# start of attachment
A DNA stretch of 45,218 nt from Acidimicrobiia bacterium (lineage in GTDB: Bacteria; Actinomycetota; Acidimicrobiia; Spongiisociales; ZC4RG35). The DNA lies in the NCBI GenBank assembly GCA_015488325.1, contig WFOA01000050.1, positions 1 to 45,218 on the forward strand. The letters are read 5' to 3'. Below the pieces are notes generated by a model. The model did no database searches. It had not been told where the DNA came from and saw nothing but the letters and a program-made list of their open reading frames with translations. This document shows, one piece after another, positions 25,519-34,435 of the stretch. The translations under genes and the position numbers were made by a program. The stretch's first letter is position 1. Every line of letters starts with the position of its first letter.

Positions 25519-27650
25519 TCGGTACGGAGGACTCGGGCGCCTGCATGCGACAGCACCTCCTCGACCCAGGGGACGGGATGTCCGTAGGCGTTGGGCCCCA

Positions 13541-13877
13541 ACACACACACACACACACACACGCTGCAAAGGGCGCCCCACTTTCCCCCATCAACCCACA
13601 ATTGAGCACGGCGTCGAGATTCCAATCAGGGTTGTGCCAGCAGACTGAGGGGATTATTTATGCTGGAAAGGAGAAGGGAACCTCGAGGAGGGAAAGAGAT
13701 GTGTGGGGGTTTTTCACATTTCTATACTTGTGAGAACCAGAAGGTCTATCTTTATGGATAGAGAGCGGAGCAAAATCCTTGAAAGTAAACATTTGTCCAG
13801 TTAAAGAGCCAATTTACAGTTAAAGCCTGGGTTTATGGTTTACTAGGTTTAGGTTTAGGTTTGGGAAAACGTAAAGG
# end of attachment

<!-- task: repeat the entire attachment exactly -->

A DNA stretch of 45,218 nt from Acidimicrobiia bacterium (lineage in GTDB: Bacteria; Actinomycetota; Acidimicrobiia; Spongiisociales; ZC4RG35). The DNA lies in the NCBI GenBank assembly GCA_015488325.1, contig WFOA01000050.1, positions 1 to 45,218 on the forward strand. The letters are read 5' to 3'. Below the pieces are notes generated by a model. The model did no database searches. It had not been told where the DNA came from and saw nothing but the letters and a program-made list of their open reading frames with translations. This document shows, one piece after another, positions 25,519-34,435 of the stretch. The translations under genes and the position numbers were made by a program. The stretch's first letter is position 1. Every line of letters starts with the position of its first letter.

Positions 25519-27650
25519 TCGGTACGGAGGACTCGGGCGCCTGCATGCGACAGCACCTCCTCGACCCAGGGGACGGGATGTCCGTAGGCGTTGGGCCCCA

Positions 13541-13877
13541 ACACACACACACACACACACACGCTGCAAAGGGCGCCCCACTTTCCCCCATCAACCCACA
13601 ATTGAGCACGGCGTCGAGATTCCAATCAGGGTTGTGCCAGCAGACTGAGGGGATTATTTATGCTGGAAAGGAGAAGGGAACCTCGAGGAGGGAAAGAGAT
13701 GTGTGGGGGTTTTTCACATTTCTATACTTGTGAGAACCAGAAGGTCTATCTTTATGGATAGAGAGCGGAGCAAAATCCTTGAAAGTAAACATTTGTCCAG
13801 TTAAAGAGCCAATTTACAGTTAAAGCCTGGGTTTATGGTTTACTAGGTTTAGGTTTAGGTTTGGGAAAACGTAAAGG